That's cheating. It's most likely due to the C standard library is being dynamically linked. If you dynamically link with the D runtime and the standard library you will get the same size for a Hello World in D as in C. Yes, I've tried this with Tango back in the D1 days.

I don't see how. I noticed that the ancillary data kept along with class definitions and other stuff was quite significant, particularly when a decent number of templates appear. Dynamic linkage of the runtime can't affect that. --047d7b2e088700b83c04d9d63687 Content-Type: text/html; charset=UTF-8 Content-Transfer-Encoding: quoted-printable <div dir=3D"ltr">On 8 April 2013 19:31, Jacob Carlborg <span dir=3D"ltr">&l= t;<a href=3D"mailto:doob me.com" target=3D"_blank">doob me.com</a>&gt;</spa= n> wrote:<br><div class=3D"gmail_extra"><div class=3D"gmail_quote"><blockqu= ote class=3D"gmail_quote" style=3D"margin:0 0 0 .8ex;border-left:1px #ccc s= olid;padding-left:1ex"> <div class=3D"im">On 2013-04-08 10:56, Dicebot wrote:<br> <br> <blockquote class=3D"gmail_quote" style=3D"margin:0 0 0 .8ex;border-left:1p= x #ccc solid;padding-left:1ex"> Sure. Actually, executable size is an easy problem to solve considering<br> custom druntimed mentioned before. Most of size in small executables<br> come from statically linked huge druntime. (Simple experiment: use<br> &quot;-betterC&quot; switch and compile hello-world program linking only to= C<br> stdlib. Same binary size as for C analog).<br> </blockquote> <br></div> That&#39;s cheating. It&#39;s most likely due to the C standard library is = being dynamically linked. If you dynamically link with the D runtime and th= e standard library you will get the same size for a Hello World in D as in = C. Yes, I&#39;ve tried this with Tango back in the D1 days.</blockquote> <div><br></div><div style>I don&#39;t see how. I noticed that the=C2=A0anci= llary=C2=A0data kept along with class definitions and other stuff was quite= significant, particularly when a decent number of templates appear.</div><= div style> Dynamic linkage of the runtime can&#39;t affect that.</div></div></div></di= v> --047d7b2e088700b83c04d9d63687--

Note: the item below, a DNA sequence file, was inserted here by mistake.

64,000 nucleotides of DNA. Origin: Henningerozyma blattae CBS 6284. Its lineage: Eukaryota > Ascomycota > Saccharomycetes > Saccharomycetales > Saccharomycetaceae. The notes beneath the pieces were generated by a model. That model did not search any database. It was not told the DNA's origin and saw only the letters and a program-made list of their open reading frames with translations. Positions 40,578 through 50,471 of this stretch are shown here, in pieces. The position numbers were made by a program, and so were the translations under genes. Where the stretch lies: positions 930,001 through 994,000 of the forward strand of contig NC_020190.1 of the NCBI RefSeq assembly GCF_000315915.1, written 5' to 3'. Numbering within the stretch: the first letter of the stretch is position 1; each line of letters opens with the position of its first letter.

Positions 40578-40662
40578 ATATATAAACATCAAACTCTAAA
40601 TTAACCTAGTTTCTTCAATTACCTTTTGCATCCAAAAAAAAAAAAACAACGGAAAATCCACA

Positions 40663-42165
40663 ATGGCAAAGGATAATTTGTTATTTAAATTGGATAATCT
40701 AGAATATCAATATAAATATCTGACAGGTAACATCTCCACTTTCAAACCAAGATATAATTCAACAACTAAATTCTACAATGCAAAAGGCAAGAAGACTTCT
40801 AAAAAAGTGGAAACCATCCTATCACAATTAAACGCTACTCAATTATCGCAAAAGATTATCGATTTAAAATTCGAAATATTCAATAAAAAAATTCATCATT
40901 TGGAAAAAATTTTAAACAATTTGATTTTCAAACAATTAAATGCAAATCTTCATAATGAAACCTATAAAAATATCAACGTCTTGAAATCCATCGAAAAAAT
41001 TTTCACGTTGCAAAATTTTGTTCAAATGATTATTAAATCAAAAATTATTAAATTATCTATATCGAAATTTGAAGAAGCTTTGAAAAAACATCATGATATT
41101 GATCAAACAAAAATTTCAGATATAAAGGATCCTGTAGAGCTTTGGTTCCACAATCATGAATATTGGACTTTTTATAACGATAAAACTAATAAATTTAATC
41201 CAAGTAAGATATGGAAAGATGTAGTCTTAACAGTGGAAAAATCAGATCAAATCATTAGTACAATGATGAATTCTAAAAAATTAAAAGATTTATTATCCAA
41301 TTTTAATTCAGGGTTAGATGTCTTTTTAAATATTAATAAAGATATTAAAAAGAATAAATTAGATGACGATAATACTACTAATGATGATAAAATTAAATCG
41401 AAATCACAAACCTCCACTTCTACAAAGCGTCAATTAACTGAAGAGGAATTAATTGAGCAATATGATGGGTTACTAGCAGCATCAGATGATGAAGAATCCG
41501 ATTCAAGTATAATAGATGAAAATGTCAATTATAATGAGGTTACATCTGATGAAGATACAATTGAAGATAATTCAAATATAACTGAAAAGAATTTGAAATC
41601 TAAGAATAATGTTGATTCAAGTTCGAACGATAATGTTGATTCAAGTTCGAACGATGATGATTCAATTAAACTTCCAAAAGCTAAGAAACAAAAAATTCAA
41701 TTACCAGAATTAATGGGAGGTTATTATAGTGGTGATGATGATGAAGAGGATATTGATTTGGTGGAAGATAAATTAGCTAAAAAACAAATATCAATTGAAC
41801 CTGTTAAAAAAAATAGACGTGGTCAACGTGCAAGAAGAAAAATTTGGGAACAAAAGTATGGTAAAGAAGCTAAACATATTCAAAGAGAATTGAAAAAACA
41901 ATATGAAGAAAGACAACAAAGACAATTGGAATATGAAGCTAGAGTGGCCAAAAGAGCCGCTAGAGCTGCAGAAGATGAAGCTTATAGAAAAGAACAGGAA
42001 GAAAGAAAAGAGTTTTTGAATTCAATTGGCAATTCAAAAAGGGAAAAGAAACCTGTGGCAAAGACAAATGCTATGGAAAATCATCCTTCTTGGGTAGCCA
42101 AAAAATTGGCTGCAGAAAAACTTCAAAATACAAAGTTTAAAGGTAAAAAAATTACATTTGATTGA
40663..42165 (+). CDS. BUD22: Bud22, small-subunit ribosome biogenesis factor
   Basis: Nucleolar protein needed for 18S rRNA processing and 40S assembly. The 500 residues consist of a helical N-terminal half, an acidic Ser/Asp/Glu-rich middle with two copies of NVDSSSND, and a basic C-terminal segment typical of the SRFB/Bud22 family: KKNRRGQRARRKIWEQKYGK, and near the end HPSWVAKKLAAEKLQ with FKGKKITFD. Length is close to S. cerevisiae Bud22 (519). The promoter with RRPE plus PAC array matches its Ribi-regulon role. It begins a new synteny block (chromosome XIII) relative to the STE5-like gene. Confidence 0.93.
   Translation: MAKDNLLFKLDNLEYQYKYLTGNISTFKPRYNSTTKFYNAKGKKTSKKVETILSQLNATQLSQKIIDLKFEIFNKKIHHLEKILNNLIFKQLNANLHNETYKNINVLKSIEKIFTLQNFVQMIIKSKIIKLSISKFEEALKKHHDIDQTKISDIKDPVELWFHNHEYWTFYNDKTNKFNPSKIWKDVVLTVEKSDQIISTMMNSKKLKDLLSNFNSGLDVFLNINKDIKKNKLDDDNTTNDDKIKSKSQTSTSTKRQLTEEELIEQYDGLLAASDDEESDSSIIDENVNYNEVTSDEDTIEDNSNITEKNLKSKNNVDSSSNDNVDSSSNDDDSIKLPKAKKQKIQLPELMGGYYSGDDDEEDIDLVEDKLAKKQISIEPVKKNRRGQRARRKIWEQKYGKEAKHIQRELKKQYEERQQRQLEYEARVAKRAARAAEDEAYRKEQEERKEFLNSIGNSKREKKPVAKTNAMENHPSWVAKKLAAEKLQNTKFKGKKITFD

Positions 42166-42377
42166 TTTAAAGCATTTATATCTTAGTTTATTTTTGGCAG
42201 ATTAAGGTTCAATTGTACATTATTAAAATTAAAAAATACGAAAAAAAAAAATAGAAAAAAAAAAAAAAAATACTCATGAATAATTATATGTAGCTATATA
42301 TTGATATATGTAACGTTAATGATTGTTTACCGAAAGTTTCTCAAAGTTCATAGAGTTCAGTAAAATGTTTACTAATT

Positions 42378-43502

Apr 08 2013
prev sibling next sibling parent "Dicebot" <m.strashun gmail.com> writes:
On Monday, 8 April 2013 at 09:31:03 UTC, Manu wrote:
 ... so where's your dconf talk then? You can have one of my 
 slots, I'm very
 interested to hear all about it! ;)

Meh, I am a more of "poor student" type and can't really afford even a one-way plane ticket from Easter Europe to USA :( Latvia is India branch in Europe when it comes to cheap programming workforce. Will be waiting for videos from DConf. I can provide any information you are interested in via e-mail though, I'd like to see how my explorations survive meeting with real requirements.
Apr 08 2013
prev sibling next sibling parent "Dicebot" <m.strashun gmail.com> writes:
On Monday, 8 April 2013 at 09:31:46 UTC, Jacob Carlborg wrote:
 On 2013-04-08 10:56, Dicebot wrote:

 Sure. Actually, executable size is an easy problem to solve 
 considering
 custom druntimed mentioned before. Most of size in small 
 executables
 come from statically linked huge druntime. (Simple experiment: 
 use
 "-betterC" switch and compile hello-world program linking only 
 to C
 stdlib. Same binary size as for C analog).

That's cheating. It's most likely due to the C standard library is being dynamically linked. If you dynamically link with the D runtime and the standard library you will get the same size for a Hello World in D as in C. Yes, I've tried this with Tango back in the D1 days.